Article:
-Establish whether students prefer to complete creativity heuristics training using one mode or the other (computer or pen-and-paper).
This study utilised a mixed methods approach using both quantitative and qualitative methods in different stages of the study:
-The first phase was a mixed methods research design. 1109 publicly accessible course outlines from forty-nine Australian and New Zealand electrical engineering programs hosted by thirty-two different institutions, were analysed to collect data and carry out evaluations.

The second phase included three quasi-experiments, using a primarily quantitative research design. The first experiment involved seventy first year students, one hundred and fifty-three third year students and thirty-eight postgraduate students. The second experiment involved ninety third year students. The third experiment involved forty-eight first year students.
The key findings of the study are:
-Quantification of the coverage of creativity-related material in engineering curricula on a national level as opposed to being limited to one or two tertiary institutions.
-There is no observable mode-effect in the context of creativity training where students learn to apply creativity heuristics, based upon either ideation performance or self-efficacy.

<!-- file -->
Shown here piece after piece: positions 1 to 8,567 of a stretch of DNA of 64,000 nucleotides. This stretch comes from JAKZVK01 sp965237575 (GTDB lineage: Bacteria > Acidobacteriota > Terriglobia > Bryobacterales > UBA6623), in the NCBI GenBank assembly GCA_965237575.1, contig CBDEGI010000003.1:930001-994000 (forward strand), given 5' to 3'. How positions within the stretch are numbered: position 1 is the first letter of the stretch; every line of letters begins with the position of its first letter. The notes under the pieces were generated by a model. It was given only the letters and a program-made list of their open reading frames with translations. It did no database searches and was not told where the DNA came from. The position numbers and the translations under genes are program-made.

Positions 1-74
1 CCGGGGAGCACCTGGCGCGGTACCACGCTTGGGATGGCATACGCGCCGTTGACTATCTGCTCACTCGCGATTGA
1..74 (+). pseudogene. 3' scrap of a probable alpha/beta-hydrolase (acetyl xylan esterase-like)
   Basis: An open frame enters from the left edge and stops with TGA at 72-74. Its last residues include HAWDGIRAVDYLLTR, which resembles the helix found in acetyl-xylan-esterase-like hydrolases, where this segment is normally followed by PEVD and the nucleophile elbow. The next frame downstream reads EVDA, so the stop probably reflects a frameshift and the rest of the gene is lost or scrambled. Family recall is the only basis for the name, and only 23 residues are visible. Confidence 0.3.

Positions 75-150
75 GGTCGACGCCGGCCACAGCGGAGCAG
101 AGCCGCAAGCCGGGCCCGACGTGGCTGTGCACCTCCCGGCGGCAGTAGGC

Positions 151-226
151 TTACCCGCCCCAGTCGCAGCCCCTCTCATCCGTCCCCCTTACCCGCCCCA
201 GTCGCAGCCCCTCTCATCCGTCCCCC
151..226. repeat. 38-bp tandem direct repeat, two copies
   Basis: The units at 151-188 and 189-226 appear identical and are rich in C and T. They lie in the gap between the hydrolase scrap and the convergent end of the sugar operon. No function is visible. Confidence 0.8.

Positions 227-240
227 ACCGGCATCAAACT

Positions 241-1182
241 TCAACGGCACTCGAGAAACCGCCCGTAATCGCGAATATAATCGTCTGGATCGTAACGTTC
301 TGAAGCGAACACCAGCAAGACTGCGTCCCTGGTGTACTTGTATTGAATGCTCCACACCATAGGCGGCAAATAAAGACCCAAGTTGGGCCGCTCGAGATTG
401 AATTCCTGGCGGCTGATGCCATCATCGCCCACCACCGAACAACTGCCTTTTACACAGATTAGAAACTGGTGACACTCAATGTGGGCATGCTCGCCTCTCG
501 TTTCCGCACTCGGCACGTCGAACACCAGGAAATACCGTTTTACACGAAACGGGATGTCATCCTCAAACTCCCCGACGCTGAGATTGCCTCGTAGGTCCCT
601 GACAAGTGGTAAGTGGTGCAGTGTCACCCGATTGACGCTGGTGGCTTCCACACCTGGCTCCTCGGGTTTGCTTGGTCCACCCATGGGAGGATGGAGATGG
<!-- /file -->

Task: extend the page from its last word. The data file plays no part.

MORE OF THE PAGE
-Engaging engineering students in a standalone idea generation activity of less than an hour duration has measurable performance benefits, and there was no observable difference in longitudinal ideation performance based on mode used in the creativity training.
-Students show positive interest towards standalone learning activities designed to enhance their creativity and idea generation skills. As an overall cohort, students show slight preference for completing such activities using computer over pen-and-paper.
-First year students may be more willing or able to make use of creativity heuristics training. Students in higher year levels may be more resistant to learning such topics.

The key findings have implications for practice. When designing engineering curricula, the following factors should be taken into account regarding the development of creativity and problem-solving skills:
-Engineers Australia and Engineering New Zealand may adapt their criteria for assessing whether engineering programs foster creativity skills or not. Engineering programs should require students to explicitly learn about creative theory and creativity techniques, as opposed to implicitly only through the completion of engineering design projects.
-It is recommended courses focused on developing creativity and problem-solving skills are introduced to first year of study. Additionally, creativity material should be increased throughout the engineering program.